Carson and Nordgren’s mortal peril, to many in the novel, is akin to bored wildlife watching a frantic lone human slowly sink into quicksand. The scene where corrupt federal law enforcement personnel contemptuously seize the missionaries from the two detectives trying to help them and throw them into a hellish, overcrowded roach- and rat-infested prison is chilling in its spareness and lack of emotion. The missionaries are taken to the gang leader, The Elbow, who carelessly tells them they are to become forced organ donors.

The story doesn’t end there. The elders will escape that threat, only to face another. Late in the novel, they receive help from an unexpected source, a repentant killer reluctantly hoping for redemption.

As mentioned, this is a good read. As with pulp fiction, there are plot holes. It’s hard to believe that the pair’s mission president would sit still and wait for the missionaries to come to him. When he first makes contact with Carson, he expects them to arrive in hours, yet days pass by with no appearance by LDS authorities or consulate representatives to rescue the pair. That’s not a huge objection, though. The isolation the missionaries experience, along with the constant threads of danger that arrive every few pages, are what makes this pulp fiction work so well.

You can buy “Millstone City” here. It’s available as a book or download. It merits more readers. Unfortunately, like most quality LDS fiction, it’s not available at Deseret Book or its junior publishers. Those booksellers still sell Pabulum fiction. Buy this novel. Despite this review, I still haven’t touched on more than a small fraction of its positive traits.

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6 Responses to ‘Millstone City’ an example of the Mormon pulp fiction genre

  1. Bob Becker says:

    Ah, not only a fan of B movie cult films, I see Mr. G. but of cheap trashy mystery thrillers as well. We share the second affliction. Nothing to make the world go away for a precious couple of hours like a well told tale of no redeeming social value or great and meaning that requires little thought to enjoy the ride.

  2. Th. says:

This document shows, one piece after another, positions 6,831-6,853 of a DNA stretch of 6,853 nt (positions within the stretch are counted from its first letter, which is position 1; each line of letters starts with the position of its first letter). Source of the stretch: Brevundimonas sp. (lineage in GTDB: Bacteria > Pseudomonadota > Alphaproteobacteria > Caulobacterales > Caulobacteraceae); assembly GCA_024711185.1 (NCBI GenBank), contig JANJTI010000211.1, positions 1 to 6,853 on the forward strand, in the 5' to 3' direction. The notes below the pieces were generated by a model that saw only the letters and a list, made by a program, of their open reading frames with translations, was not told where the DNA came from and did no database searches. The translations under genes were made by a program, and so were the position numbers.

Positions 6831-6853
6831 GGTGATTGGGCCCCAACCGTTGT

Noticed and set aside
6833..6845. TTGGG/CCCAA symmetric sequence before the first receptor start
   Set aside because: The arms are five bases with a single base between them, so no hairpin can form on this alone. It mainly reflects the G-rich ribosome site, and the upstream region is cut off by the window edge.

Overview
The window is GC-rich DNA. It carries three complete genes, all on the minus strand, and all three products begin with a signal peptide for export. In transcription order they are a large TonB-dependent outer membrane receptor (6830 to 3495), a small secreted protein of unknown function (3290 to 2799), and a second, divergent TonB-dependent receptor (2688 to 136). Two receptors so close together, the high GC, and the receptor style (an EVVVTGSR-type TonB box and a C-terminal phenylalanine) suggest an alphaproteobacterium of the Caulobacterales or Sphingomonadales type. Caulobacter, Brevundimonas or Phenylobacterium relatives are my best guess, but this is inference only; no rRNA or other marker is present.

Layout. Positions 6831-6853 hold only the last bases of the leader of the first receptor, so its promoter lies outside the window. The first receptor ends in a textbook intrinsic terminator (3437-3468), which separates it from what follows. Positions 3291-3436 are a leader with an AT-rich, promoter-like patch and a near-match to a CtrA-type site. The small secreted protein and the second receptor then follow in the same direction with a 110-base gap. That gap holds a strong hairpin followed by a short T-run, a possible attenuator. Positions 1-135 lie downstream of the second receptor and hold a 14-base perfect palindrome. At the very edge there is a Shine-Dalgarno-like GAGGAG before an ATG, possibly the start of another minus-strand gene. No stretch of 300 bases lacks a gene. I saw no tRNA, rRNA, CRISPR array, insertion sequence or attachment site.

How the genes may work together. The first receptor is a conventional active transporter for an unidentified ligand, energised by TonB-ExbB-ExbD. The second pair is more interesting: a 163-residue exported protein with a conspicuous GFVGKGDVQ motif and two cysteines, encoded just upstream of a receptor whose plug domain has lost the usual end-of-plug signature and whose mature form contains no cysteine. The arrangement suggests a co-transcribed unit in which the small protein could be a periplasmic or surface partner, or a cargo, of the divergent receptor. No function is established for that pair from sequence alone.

This is a deliriously enjoyable book. Me, I loved it. I keep looking for people to press it on.

  3. Mark Sparkman says:

    Ah, Bob, you are so right. The guilty pleasure I obtain from Robert E. Howard, H.P. Lovecraft, Louis L’Amour — if the rabid crazies who post so constantly here would only stop and enjoy the catharsis of pulp fiction, they might just lighten up. Way to go, Doug!

  4. Pingback: This Week in Mormon Literature, July 21, 2012 | Dawning of a Brighter Day

  5. brian says:

    This book has many problems.

    For example, the first chapter starts in the first peson point-of-view, and then the second chapter shifts to an all knowing narrator, who can read into the minds of others. Of course, an author can shift a point-of-view, but usually this is done with multiple first person narrators, such as Faulkner in As I Lay Dying. Shifting from a first person, inside the head of one person, then going to a narrotor who can see inside the heads of all characters, could be handled by a skilled author, with great care, but Bailey is not that. All beginning writing manuals warn against this grave mistake, but Bailey missed those chapters, one can only presume.

    Another example: the book is written in the present tense, which is meant to bring immediacy to the action, but unfortunately the author frequently uses the past tense, while we are still in the present. He most frequently does this while a character is thinking about the past, and the author then shitts to the present action, but forgets to change the tenses. It comes across as exceedingly sloopy.

    I could mention the many grammatical problems, but that would make this message too long.

    No matter what genre a book may fit into, it should be better written than this.